By Jonathan Lynn
GENEVA, Nov 19 (Reuters) - Russia and Georgia started talks on Wednesday to resolve tensions over breakaway regions that led to a war in August, and one senior official predicted negotiations could take years.
"I expect a result in many, many years forward if we start today constructively," said Maksim Grinjia, deputy foreign minister of the Moscow-backed breakaway region of Abkhazia.
"It's a long process. We have to start one day," he told reporters.
A first set of talks, brokered by the European Union and other international bodies, failed to get off the ground last month because of disagreements about whether representatives from South Ossetia and Abkhazia should take part, and how.
Since the five-day war ended there have been shootings and explosions along the new de facto border of Georgia and South Ossetia with both blaming each other for stoking conflict.
Russian defence minister Anatoly Serdyukov said on Tuesday that Georgia was trying to build up its military which could spark even greater instability in the region than in August.
Much diplomatic sleight-of-hand has been needed to get all the parties to sit around the same table, and most participants declined to comment as they entered United Nations headquarters in Europe for the meeting.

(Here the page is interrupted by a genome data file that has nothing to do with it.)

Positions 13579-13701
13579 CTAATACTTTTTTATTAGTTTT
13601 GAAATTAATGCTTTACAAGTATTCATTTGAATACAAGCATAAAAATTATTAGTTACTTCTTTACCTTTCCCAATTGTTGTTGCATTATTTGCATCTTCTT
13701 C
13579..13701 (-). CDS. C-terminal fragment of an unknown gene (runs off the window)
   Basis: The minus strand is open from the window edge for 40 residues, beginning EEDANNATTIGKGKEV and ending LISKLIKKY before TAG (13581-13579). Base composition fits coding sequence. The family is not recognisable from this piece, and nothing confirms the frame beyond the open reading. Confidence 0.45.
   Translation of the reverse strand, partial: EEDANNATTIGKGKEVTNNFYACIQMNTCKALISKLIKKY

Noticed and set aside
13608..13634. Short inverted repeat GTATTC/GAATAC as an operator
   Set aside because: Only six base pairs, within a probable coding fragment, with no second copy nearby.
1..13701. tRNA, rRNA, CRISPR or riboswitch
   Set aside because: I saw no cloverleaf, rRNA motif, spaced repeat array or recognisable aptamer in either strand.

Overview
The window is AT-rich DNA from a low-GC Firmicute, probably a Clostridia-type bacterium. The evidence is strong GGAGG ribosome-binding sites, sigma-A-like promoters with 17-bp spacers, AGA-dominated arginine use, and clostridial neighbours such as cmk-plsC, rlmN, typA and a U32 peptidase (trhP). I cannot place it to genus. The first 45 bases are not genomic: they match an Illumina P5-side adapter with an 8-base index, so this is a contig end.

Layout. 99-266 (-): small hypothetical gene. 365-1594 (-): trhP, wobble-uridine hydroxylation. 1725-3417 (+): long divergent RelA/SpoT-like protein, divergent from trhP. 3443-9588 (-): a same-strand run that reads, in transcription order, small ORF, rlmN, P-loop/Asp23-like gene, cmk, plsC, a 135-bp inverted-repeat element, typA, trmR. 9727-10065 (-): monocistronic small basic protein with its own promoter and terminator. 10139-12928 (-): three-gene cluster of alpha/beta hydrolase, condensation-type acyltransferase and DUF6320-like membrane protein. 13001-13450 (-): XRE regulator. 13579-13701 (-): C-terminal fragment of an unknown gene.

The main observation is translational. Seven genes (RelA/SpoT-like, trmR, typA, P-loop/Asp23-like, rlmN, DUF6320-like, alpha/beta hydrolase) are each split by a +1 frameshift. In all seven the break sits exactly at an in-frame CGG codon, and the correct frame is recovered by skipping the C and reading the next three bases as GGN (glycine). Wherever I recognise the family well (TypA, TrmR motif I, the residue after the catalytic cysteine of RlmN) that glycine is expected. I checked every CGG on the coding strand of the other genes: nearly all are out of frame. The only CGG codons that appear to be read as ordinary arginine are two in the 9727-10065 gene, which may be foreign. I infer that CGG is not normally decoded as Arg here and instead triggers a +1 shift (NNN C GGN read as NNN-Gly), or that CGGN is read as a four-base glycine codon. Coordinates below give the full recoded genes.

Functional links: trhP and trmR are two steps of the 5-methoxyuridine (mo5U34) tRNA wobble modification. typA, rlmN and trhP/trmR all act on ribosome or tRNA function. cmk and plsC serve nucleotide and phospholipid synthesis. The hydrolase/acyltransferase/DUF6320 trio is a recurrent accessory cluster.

Moscow insists that the governments of Abkhazia and South Ossetia that it backs are present, while Georgia is wary of anything that would amount to international recognition for the breakaway regions and insists that regional representatives still loyal to Tbilisi also take part in the talks.
Grinjia said the talks would take place in working groups, rather than a formal plenary session, with officials taking part as representatives and not official delegations.
The United States, which sees Georgia as an ally in the volatile Caucasus, is also participating.
U.S. President-elect Barack Obama called on Georgian President Mikheil Saakashvili on Monday to assure him of Washington's continued support.
Grinjia said the two working groups would discuss security guarantees and refugees.
Human rights group Amnesty International estimates that 24,000 ethnic Georgians are unable to return to their homes in South Ossetia and nearby areas, as looting and kidnappings continue along the border.
At the conflict's height around 200,000 people were displaced on all sides, with ethnic Georgians accounting for the biggest group, Amnesty said in a report this week.
The various parties met for an informal dinner on Tuesday.
"It was a nice dinner and a good atmosphere," Grinjia said.
But no one expects the talks to have quick results.
The mediators -- the European Union, United Nations and Organisation for Security and Co-operation in Europe (OSCE) -- hope to gradually build confidence and ease the most pressing problems such as conditions for refugees and continuing violence in a series or repeated meetings.
South Ossetia threw off Georgia's rule in 1991-92.
(Editing by Louise Ireland)
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